As the second week of this course comes to a close and I reflect on my experience thus far, I realize that I have become much more aware of the products I use and the services I partake in and the impact that those things have on the earth, and also other people around the world.
I can say with certainty that the way I view sustainability has expanded, and my concept of what sustainability means has taken a new form. It seems as though in the current state our nation is in, we view sustainability as something to implement rather than something to adjust to. From what I have seen in America and can comprehend with the knowledge I have only this far along in the course, implementing some sustainable processes or recycling some material is not going to bring the results that we need in order to flourish in the future. In order to be a self-sustaining world, we need to shift our entire perspective on what it means to thrive. In our current perspective, we see production and efficiency in the short-run as a goal to strive for, but if we had a better grasp on what we want for ourselves and for the generations to come after us, we might consider long-term goals, thus adapting to a process that sustains the earth for a longer period of time.
Sustainability seemed like a daunting topic before I was exposed to just the few topics we covered this week, but it’s really quite a simple concept: acknowledge the past, but live for the future. My suggestion of the simplicity of sustainability is not to underestimate the complex issues that derive from shifting the perspective of an entire humanity and many diverse societies. The challenge of making this shift in perspective is a reality, and it is a difficult one with many complexities, but that is the core idea behind the revelation on the concept of sustainability that I have had: that sustainability itself is actually very simple; the difficulty comes with shifting the way individuals and societies think in order to live for the future rather than living for profit and efficiency in the present.
On my own time, I have stumbled across a few documentaries unrelated to either interior design or apparel. The documentaries genre on Netflix is where I spend a good amount of my free time, and last week I watched two documentaries, “GMO OMG” and “Forks Over Knives,” and a few Ted Talks about our agricultural industry here in America. It was interesting to learn about food production in the U.S. and how unsustainable our farming practices are. With this new knowledge I had gained from these short documentaries combined with the revelation about sustainability I have had, I figured this was something I could take action on and make a lifestyle change. I am making my best efforts now to buy produce from the farmer’s market here in Stillwater, to support organic farmers who do not use GMOs that encourage excessive use of pesticides and roundup which are ultimately ruining our soil and allegedly causing many human diseases with long-term consumption, and to remove animal products from my diet because of the impact that the production of poultry has on our environment compared to the production of plant products, such as wheat. The changes I have made so far in my own lifestyle have been substantial, but I feel healthier and I feel proud to take ownership in playing a role in respecting the earth that I live on. I have been on a vegetarian diet before for a long period of time, so the most challenging change has been only purchasing organic produce because I am on the budget of a poor college student, but I am choosing to think in the long-term, not the short-term.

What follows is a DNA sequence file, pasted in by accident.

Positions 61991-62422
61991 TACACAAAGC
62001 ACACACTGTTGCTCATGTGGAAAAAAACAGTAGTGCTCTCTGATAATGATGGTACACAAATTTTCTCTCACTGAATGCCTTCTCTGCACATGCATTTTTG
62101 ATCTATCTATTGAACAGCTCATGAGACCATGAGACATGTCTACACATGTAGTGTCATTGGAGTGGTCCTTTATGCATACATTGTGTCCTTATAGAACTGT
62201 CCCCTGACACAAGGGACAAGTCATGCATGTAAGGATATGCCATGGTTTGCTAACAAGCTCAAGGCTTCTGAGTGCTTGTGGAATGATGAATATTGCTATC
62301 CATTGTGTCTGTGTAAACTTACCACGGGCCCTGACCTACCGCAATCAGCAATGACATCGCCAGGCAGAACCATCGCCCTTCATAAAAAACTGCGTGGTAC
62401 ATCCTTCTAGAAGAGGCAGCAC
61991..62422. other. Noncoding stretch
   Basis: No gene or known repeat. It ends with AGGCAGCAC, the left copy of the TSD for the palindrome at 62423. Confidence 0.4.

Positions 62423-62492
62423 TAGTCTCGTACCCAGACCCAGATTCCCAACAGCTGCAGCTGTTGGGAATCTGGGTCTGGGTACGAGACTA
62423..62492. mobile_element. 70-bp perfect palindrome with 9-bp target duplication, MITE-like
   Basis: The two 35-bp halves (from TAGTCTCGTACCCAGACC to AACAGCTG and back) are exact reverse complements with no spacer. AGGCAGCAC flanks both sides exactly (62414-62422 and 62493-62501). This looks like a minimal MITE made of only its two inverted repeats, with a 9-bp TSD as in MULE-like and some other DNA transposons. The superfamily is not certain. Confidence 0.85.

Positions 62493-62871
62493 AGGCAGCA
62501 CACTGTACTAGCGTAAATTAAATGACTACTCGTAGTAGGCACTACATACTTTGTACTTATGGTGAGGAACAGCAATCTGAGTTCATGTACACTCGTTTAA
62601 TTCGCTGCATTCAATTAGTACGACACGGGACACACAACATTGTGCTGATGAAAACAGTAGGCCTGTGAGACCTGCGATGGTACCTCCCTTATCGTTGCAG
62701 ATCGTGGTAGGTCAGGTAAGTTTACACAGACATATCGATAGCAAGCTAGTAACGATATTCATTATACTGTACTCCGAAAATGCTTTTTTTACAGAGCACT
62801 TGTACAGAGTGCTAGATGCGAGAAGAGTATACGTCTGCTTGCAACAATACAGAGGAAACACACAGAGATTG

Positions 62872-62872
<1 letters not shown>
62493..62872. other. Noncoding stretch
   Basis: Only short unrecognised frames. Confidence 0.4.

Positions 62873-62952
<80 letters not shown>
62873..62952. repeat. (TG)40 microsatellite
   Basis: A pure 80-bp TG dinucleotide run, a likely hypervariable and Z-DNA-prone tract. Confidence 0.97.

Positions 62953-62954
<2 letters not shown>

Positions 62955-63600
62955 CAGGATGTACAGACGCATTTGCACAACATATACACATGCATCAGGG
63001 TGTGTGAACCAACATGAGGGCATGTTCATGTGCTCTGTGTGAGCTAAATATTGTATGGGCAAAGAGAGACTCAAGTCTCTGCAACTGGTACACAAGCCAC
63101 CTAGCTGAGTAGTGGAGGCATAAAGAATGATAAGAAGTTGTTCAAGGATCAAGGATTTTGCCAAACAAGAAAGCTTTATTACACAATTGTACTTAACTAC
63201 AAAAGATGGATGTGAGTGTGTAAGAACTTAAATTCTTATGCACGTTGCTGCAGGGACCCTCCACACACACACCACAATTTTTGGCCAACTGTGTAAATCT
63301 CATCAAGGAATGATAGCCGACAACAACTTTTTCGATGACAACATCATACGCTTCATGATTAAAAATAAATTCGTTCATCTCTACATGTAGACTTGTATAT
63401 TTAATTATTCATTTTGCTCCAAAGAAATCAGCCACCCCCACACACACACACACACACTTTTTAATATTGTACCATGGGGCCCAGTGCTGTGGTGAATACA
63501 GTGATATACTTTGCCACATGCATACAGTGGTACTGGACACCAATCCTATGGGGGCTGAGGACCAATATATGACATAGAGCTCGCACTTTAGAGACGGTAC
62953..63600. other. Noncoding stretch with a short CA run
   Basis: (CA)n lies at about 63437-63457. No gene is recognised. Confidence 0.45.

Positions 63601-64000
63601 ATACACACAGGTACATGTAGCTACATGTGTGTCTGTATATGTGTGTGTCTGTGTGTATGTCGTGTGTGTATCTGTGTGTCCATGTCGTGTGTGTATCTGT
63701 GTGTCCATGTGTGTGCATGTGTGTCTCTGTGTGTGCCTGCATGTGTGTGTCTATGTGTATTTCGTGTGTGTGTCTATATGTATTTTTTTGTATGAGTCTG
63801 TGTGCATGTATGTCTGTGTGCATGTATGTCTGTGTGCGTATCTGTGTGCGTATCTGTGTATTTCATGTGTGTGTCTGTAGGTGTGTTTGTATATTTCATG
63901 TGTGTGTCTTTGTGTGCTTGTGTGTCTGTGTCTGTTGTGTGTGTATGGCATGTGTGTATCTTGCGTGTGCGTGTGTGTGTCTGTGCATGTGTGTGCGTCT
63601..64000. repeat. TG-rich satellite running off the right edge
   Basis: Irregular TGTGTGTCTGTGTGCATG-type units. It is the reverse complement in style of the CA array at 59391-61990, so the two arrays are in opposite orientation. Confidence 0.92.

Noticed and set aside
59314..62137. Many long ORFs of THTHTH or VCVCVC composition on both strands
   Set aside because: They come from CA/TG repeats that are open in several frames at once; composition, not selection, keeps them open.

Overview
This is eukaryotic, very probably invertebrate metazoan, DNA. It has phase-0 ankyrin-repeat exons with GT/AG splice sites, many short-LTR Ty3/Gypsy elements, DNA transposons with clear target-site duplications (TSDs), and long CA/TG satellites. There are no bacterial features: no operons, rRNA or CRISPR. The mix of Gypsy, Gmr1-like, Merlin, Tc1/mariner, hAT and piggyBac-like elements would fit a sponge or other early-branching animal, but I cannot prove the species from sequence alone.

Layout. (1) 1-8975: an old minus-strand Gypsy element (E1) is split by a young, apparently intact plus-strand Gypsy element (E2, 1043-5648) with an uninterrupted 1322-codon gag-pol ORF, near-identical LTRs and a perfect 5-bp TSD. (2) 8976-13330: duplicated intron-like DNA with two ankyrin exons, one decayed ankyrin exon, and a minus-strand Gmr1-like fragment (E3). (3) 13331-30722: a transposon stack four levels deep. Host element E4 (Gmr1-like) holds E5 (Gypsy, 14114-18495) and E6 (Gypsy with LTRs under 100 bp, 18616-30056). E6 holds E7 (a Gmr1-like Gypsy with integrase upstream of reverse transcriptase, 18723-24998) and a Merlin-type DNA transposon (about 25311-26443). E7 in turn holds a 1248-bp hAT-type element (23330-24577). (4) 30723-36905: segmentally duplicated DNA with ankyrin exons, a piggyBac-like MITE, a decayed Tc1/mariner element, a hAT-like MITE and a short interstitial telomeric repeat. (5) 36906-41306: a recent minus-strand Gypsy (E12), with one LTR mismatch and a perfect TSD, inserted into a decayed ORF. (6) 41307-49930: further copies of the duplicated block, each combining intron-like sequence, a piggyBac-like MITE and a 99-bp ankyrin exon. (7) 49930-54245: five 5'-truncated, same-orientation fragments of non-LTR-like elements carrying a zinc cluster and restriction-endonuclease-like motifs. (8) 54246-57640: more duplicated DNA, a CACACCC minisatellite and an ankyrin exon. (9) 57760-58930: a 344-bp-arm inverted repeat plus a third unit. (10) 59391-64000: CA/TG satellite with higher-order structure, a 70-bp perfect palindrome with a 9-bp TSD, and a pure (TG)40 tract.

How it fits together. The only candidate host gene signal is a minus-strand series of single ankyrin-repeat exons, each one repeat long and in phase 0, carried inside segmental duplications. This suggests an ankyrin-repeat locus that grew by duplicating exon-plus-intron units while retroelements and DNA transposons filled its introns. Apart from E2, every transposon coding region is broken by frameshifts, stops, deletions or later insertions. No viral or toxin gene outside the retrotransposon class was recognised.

In regards to the readings from this past week, I found the article on Easter Island to be a fascinating parallel to the way we live today. Obviously, the circumstances are quite different, with Easter Island having very little biodiversity to begin with in contrast to the abundance of diverse plant and wildlife that we have (although that diversity is depleting due to modified and controlled farming practices). The parallel between Easter Island and our industrial modern world is the idea of prioritizing short-term production over long-term sustainability and efficiency. The people of Eastern Island found meaning and a sense of status through the massive stone statues they created, and so those feelings were placed at a higher value than maintaining security in the already few resources that they had on their island. The U.S. seems to be operating in the same fashion with its people (with the influence of advertisers and marketers) valuing short-term status, convenience, and comfort (because of course all of those things are fleeting and ever-evolving, and therefore, short-term) over long-term efficiency and sustainability. I can’t say with certainty that we share the fate of Easter Island, but I do believe that if we pursue these same goals at the same rate as the present, that our futures look like burnt out resources and people left with nowhere to turn. This article was one of those “acknowledge the past, but live for the future,” reads that contains pertinent information regarding the past failures of a society that we can learn from, but is not a certain prophesy of the fate of America.
I am anticipating the next few weeks of this course and excited to learn more ways in which I can actively participate in shifting my lifestyle to a more sustainable way of living: for the future.